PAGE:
Episode 1029: There Is a Spirit Here That Means to Harm Your Wife

“How I wish I could confess to you what you’re implying.”

The scary thing — and this is a show about spooks and monsters, so presumably we’re interested in the subject — the really scary thing, if it’s June 1970 and you’re a thrill-seeking housewife and/or teenager, is that they’ll decide to stay in Parallel Time forever, and this is what the show is like now.

Part 1: I Just Don’t Understand It

One of the most bothersome and kind of amazing things about the Dark Shadows storyline as it stands is that Quentin Collins, the presumed romantic hero and cornerstone of the main love triangle, is an enormous dick.

I don’t mean that he has an enormous dick, which maybe he does, I mean that he is an enormous dick. I wish I didn’t have to resort to language, but what else can you say about this guy?

For example: he walks into his bedroom and finds his pretty young wife hanging up the phone. So he stands stock still in the middle of the room, hits her with a penetrating glare, and shouts, “Maggie! Who were you talking to?” at a pitch that’s appropriate for a middle-school teacher catching some seventh-graders smoking behind the gym. And when she doesn’t instantly start testifying, he yells, “Maggie, what’s wrong? I asked you who you were talking to!” All she was doing was talking on the phone. I’m pretty sure women were allowed to make their own phone calls in 1970.

Once they get past the telecommunications issue, Maggie offers an item of local interest — her hairbrush and mirror are missing from the dresser, where she left them.

“I’m sure you’ve just misplaced them,” says the loving husband. She says that the housekeeper hasn’t seen them, and she’s looked everywhere. “I just don’t understand it!” she continues, and suddenly there’s another issue.

“Maggie, I hate that phrase!” he barks. “Everyone who mentions it automatically begins to start talking about the supernatural.”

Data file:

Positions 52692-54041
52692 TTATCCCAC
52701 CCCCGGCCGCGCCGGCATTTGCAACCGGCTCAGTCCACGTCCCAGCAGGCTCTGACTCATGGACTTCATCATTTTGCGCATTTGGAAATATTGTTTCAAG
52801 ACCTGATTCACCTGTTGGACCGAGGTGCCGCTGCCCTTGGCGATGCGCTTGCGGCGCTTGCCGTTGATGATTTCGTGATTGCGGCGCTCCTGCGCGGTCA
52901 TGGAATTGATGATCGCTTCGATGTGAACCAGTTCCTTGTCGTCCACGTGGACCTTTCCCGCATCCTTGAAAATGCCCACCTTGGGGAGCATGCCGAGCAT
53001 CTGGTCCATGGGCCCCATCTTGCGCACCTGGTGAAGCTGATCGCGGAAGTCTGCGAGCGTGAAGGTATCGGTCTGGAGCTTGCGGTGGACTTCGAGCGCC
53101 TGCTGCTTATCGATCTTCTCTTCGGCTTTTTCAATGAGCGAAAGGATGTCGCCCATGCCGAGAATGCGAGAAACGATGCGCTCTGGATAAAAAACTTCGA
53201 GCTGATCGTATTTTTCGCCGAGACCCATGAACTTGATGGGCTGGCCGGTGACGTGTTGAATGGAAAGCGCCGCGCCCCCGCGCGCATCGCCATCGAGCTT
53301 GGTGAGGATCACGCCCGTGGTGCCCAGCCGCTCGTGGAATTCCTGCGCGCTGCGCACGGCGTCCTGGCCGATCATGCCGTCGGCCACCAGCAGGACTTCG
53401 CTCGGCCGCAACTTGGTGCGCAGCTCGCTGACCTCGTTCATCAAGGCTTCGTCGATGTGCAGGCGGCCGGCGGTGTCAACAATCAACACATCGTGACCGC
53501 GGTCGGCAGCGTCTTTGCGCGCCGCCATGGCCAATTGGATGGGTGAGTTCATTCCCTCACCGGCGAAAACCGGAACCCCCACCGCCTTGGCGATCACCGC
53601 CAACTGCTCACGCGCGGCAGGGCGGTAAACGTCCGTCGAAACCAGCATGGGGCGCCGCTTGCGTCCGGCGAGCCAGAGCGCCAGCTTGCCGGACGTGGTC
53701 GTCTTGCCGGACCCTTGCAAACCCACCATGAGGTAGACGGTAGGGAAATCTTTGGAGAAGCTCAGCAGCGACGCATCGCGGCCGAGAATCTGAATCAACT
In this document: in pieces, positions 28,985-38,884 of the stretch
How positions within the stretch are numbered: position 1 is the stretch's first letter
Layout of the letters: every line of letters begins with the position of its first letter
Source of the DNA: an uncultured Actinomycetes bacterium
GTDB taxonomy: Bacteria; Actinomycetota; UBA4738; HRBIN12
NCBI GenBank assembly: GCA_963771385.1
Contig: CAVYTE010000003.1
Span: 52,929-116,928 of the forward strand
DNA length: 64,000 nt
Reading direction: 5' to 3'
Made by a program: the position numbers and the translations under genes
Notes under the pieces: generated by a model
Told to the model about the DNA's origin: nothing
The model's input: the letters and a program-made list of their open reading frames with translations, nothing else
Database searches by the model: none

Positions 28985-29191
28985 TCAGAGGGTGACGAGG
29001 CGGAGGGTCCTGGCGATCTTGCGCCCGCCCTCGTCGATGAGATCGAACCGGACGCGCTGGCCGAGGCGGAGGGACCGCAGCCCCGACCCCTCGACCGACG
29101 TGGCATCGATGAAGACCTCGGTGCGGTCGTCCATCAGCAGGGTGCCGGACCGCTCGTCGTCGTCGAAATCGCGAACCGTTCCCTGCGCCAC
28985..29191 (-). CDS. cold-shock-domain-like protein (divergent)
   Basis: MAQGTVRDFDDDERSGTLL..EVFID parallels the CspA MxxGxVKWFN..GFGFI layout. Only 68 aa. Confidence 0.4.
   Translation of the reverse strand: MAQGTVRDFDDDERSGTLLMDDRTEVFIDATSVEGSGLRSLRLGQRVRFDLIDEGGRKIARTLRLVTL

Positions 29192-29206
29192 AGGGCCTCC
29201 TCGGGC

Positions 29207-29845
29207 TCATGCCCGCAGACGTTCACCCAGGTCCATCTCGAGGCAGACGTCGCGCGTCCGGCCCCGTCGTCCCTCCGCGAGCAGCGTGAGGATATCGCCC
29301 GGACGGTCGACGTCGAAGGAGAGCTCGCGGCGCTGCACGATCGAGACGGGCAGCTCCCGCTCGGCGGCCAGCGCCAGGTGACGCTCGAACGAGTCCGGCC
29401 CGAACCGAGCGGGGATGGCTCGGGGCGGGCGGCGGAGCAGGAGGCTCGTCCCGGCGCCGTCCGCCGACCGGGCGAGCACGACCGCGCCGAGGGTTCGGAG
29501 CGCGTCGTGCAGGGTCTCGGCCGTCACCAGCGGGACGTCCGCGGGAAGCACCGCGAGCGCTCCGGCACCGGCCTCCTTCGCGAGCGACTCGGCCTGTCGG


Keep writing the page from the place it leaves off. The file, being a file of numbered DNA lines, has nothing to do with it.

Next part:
This is mostly his fault, and oh my god, why are we policing the phrase “I just don’t understand it”? Are there any other common English sentences that are currently out of favor with top brass?

Part 2: Build That Wall

Meanwhile, downstairs and on another planet: dueling impostors.

Angelique:  Well, have you come to see me, Mr. Collins?

Barnabas:  No, actually, I came to talk to Quentin.

Angelique:  Oh? And do you plan to tell him that I am Angelique, returned from the dead?

Barnabas:  You’ve already pointed out the danger of that.

Angelique:  I just wondered how carefully you listened.

Barnabas:  I always listen to an enemy.

So that’s what we’re doing now, Who’s Afraid of Virginia Woolf for the criminally insane. It’s fantastic. This should be the entire show, and maybe someday it will be.

But Angelique turns to another topic.

Angelique:  You know, I’ve been doing a lot of reading lately on a very fascinating subject.

Barnabas:  Oh?

Angelique:  Parallel Time. Does that phrase mean anything to you?

Barnabas:  Should it?

Angelique:  Perhaps. The theory is that there are other bands of time besides our own, and that we live in them also. Also, that there are even places where one can move from one band of time to another.

Barnabas:  That hardly seems possible!

Angelique:  Even to you?

Barnabas:  How I wish I could confess to you what you’re implying, Miss Stokes, but I am not a visitor from another time.

Now, the interesting thing about accusing someone of being from another band of time is: where do you go from here? Let’s say you expose them. What then? I suppose you could call Immigration and try to have them deported, but it’s a long shot at best.

Part 3: I Still Don’t Understand Some of It

And then Quentin enters, and says, “Barnabas! How pleasant,” which is a hell of a way to walk into a room.

I have to admit that Shouty Parallel Quentin is growing on me, because he seems determined to say the wrong thing on every occasion. While Barnabas and Angelique are being terribly polite about their mutual predation, Quentin wants to turn every conversation into armed conflict.